Sunday, December 4, 2016

A Tour of a Shreveport Mansion

There is a regular feature in our local newspaper entitled "Mansion on the Market."  I always enjoy seeing these magnificent homes in our area.  Recently there was a home featured that caught my eye.
"Bayou Pierre home is a fairy tale classic place."

After reading the article, my interest was indeed captured, so I called the realtor to see about the possibility of seeing and photographing the home for my blog.  She agreed to contact the family who currently owns the home for their permission.  She texted me back immediately with their consent and an appointment was made.

Coldwell Banker Realtor Sharon Martinelli met me at the house, gave me a tour, then turned me loose to photograph to my hearts content.  She also provided a history of the home compiled by the current owner.

It is this history, and my own personal research that I will combine with my pictures to share with you.  Come with me to this
"Fairy Tale Classic Place."

Ransom Edward Jacobs Jr. , born on May 15, 1886 in Shreveport, Louisiana married Grace Burgess of Alabama on May 17, 1914 and brought her back to his home town.  Grace was several years younger than Edward.  In approximately 1929 they had a son also named Ransom Edward.

It was in this year that Edward began the construction of this home for his young family, designed by renowned architect Edward F. Neild.  It was completed in 1932.

At 6,571 square feet, this one-of-a-kind property is now on the market for $2,500,000.

The location was on a hill in a wooded area with Bayou Pierre running behind the 5+ acres on the outskirts of town at the time.  It was full of Dogwood trees, stately oaks, and large pines.  Daffodils enhanced this naturally beautiful landscape in the spring time.
The house had beautiful features patterned after authentic English Tudor style.
The masonry throughout the interior and exterior is unique with its curving bricks, inconsistent size, and random large stones.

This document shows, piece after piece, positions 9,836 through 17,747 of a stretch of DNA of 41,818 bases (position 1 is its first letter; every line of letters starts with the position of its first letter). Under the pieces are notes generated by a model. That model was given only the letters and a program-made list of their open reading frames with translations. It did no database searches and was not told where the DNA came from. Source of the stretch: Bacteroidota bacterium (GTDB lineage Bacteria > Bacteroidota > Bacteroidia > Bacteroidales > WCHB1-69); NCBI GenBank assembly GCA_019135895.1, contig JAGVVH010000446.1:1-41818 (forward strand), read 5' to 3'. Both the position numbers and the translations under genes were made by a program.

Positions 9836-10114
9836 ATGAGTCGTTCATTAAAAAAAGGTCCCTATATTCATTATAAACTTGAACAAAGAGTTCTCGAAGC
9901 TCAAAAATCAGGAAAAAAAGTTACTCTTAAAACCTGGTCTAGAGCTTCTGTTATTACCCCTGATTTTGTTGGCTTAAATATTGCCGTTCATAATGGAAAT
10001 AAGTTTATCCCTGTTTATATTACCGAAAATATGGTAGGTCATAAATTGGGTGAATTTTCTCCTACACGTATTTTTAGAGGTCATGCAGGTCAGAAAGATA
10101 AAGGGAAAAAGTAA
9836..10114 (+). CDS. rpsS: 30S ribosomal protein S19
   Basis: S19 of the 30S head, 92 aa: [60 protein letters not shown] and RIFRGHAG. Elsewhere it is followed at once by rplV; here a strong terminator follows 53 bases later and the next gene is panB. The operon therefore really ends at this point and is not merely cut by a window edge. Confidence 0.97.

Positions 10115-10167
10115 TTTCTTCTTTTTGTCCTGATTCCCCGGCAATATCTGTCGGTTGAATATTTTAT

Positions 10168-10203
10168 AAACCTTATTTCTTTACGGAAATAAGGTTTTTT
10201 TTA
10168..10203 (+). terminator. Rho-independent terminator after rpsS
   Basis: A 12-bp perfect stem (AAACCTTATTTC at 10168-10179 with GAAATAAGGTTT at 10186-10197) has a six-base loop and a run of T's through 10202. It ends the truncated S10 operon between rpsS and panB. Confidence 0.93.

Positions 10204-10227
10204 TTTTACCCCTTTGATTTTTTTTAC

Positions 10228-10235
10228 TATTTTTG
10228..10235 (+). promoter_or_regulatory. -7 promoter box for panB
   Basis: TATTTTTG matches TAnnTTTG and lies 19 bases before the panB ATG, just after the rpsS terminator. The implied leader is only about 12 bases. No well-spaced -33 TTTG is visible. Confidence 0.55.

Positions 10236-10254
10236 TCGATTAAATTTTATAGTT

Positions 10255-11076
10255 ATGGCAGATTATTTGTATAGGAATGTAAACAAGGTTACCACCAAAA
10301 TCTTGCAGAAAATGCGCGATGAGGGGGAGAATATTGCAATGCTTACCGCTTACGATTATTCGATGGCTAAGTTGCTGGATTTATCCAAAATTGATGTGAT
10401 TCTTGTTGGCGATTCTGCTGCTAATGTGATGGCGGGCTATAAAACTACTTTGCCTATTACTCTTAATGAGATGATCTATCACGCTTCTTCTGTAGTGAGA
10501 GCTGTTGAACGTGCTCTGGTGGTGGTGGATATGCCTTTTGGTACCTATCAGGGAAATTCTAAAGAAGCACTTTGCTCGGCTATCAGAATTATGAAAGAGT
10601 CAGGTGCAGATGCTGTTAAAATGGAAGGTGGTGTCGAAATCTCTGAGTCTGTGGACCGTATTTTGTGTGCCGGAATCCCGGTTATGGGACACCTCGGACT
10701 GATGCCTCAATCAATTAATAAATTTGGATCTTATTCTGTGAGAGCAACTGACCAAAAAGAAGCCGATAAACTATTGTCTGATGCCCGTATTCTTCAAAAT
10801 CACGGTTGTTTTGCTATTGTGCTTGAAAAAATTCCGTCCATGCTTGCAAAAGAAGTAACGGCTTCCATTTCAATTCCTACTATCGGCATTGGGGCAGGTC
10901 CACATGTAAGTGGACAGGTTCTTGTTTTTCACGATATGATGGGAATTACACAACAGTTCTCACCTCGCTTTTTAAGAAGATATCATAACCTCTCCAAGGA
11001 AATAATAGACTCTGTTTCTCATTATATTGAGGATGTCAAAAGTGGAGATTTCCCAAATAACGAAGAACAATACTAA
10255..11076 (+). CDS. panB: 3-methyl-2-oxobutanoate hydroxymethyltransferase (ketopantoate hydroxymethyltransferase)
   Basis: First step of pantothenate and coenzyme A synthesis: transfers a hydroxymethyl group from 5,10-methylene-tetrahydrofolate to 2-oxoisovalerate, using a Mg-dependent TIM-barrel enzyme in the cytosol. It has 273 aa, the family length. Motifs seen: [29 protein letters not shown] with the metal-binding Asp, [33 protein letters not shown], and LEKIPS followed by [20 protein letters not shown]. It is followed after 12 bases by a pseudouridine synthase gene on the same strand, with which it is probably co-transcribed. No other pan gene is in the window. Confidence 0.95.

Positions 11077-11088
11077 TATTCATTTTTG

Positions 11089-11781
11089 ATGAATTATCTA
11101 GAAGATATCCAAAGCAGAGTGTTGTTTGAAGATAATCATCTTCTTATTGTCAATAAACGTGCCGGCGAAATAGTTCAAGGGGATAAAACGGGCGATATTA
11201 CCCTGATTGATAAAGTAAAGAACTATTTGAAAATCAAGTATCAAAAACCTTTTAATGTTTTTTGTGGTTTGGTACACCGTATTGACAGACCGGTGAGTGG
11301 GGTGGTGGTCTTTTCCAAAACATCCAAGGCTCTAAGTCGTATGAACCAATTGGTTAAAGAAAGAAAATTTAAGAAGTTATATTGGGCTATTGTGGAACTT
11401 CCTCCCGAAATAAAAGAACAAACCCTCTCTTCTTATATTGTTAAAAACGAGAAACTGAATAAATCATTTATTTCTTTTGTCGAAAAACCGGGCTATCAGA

The owners have been told that masons throughout the city have tried to duplicate the brick work, but have failed to make the walls stable.  This certainly adds to the unique character of this landmark house.
The wavy pattern of brick work is evident in this picture
All of the windows are the original diamond-paned windows with leaded glass characteristic of the true English Tudor.  Another characteristic is windows that are side by side, placed closely together.
 These windows can be found in bigger rooms of the house such as the living room and master bedroom.

You will also find narrow, tall windows that can be opened by a crank.
 The roof is hand poured individual brick tiles made to look like actual wood.
There is a large surplus of tiles stored beneath the small house down the hill behind the house.
 The "Little House" was originally a wash house for the family laundry and a grounds keeper's cottage.  The original wash tubs once kept beneath the house still remain.
The current owners remodeled several years ago and also added this beautiful deck off the hill which overlooks the acreage to the Bayou beyond.  It actually has the feel of a 'tree house'.
The original workshop attached to the back of the garage was removed by the current owners and replaced with an apartment.  They also added a deck here to enjoy the outdoors without having to go down the hill.
Now that we have seen the outside, let us go inside.
The feature of the front of the house other than the amazing masonry is the recessed entry and massive front door.
Built in a time when superior craftsmanship and attention to detail coupled with fine materials were the standard, this home exemplifies the integrity of the period.  The current owners are only the second to live in the home and have maintained that integrity and originality of the structure and grounds.

The two and half story foyer in this historic treasure sets the stage for the remainder of this house.
It is lit by the original large iron fixture.
 The exposed oak beam ceiling detail automatically draws the eye upward.
Other beautiful features of this home are the preserved thick plaster walls, beautiful wood craftsmanship,
the arched doorways throughout, solid wood oak doors with original hinges and knobs, stained white oak floors and the ceilings both in the foyer and the living room.  The wood ceilings in the living room are 14 feet.
Each bedroom, the dining room, living room and library have fireplaces with working gas heater grates imported from pre-World War II Germany and the andirons bear the Nazi insignia.  This is interesting as the family was Jewish.
The iron sconces inside the living room door way highlighting the built-ins are original.
 Seen in the picture below is new duct work.  The original house was built before central air and heat.  It took seven months to install five zones of heating and air.  Oak flooring from the attic was used for the furring downs in the den and living room.  Ducts were routed through closets and the cabinets in the butler's pantry because of the thick solid walls.